A new garden has been created at Girvan Golf club after dozens of people were put to work through Community Payback Orders.
South Ayrshire Council oversaw the work at Girvan’s Golf Course Road over a 15 month period.
The project created a community garden and allotment on unused land next to Girvan Golf Clubhouse through Community Payback Orders (CPOs) served through Ayr Sheriff Court. CPOs are a positive alternative to a prison sentence which provides the offender with an opportunity to contribute in a positive way to local communities.
80 people subject to CPOs spent more than 4150 hours completing the work, which got underway in March 2015. The project made clever use of recycled goods, with excess slabs from a regeneration project in Ayr reused, excess soil brought in from a building site in Girvan, with fencing created from palates donated by Jewson’s. Vegetable seeds and fruit trees were paid for by goods produced by people involved in the project.
Councillor Rita Miller, South Ayrshire Council’s Health and Social Care Portfolio Holder, said the benefits were plain to see, “The site at Girvan was badly overgrown, and completely inaccessible – the new garden changes all that for the better.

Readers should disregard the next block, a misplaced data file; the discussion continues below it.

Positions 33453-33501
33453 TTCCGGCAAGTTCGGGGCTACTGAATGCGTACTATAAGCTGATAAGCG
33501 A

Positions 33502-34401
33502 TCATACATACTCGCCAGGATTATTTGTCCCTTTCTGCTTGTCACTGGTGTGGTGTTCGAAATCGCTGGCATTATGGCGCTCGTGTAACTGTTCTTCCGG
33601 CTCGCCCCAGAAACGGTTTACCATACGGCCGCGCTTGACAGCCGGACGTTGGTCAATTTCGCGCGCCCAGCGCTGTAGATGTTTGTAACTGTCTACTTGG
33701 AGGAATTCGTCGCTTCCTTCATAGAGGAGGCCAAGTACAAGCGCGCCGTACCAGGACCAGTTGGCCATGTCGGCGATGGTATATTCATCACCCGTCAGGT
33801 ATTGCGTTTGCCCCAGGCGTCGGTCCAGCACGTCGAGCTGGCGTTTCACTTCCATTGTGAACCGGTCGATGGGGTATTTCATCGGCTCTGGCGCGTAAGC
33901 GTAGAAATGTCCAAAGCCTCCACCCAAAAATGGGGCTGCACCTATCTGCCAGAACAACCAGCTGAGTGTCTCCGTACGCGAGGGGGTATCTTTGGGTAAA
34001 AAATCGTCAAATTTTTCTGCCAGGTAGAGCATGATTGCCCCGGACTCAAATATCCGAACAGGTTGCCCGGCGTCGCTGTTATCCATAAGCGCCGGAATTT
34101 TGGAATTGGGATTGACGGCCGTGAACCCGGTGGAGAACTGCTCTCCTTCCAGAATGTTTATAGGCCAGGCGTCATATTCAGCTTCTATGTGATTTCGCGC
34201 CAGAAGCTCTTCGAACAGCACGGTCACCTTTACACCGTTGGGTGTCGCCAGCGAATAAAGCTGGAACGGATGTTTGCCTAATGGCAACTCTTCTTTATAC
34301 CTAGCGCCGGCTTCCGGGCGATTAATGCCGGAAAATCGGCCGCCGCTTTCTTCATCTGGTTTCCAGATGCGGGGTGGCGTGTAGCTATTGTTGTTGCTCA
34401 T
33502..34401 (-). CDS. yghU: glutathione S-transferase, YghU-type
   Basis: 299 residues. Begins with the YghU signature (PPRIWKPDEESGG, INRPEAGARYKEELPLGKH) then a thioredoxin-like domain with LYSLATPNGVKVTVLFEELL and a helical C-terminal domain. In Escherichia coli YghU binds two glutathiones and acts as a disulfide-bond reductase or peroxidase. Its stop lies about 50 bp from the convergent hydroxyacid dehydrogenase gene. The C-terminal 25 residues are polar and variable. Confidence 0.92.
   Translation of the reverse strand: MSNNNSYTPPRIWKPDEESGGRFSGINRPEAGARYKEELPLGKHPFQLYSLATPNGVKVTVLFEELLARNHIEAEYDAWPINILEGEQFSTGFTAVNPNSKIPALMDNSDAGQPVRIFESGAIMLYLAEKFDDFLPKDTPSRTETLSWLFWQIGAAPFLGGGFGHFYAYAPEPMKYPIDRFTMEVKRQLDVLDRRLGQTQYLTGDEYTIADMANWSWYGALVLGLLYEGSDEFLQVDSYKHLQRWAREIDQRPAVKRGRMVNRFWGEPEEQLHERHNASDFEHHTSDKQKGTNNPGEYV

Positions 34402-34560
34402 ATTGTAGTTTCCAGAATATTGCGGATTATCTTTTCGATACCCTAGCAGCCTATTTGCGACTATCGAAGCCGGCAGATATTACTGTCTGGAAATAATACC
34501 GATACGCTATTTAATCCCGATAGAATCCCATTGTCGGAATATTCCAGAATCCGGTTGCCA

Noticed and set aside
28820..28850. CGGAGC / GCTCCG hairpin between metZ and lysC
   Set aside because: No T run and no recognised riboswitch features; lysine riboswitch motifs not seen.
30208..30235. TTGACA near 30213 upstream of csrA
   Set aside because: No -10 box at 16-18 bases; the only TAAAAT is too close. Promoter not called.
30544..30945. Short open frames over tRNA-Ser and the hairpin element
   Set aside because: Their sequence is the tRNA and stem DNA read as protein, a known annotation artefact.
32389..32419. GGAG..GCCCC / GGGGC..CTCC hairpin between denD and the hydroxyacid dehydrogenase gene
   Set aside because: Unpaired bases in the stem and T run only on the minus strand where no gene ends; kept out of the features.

“The people involved have shown commitment and drive to complete the project, and with maintenance ongoing the benefits to the local community will be felt for the long term.
“After this successful pilot there are also plans to donate the fruit and vegetables being grown on site to local charities, something that I’m sure will be broadly welcomed.”
Work carried out via CPOs does not replace paid employment but enhance work carried out by the Council and community groups throughout South Ayrshire.
“Offenders pay in time and hard work while developing new skills and confronting their offending behaviour.
The community payback garden is a partnership between South Ayrshire Council’s Criminal Justice team and Sport and Leisure Services.
During April 2014 to 31st March 2015, 456 CPOs where imposed in South Ayrshire, 74% of which included unpaid work as a condition or as a standalone order.
The Criminal Justice Unpaid Work Team used the available 352 unpaid work days (44,142 hours) to carry out work including more than 10,000 hours on annual grass cutting and maintenance of open spaces across South Ayrshire.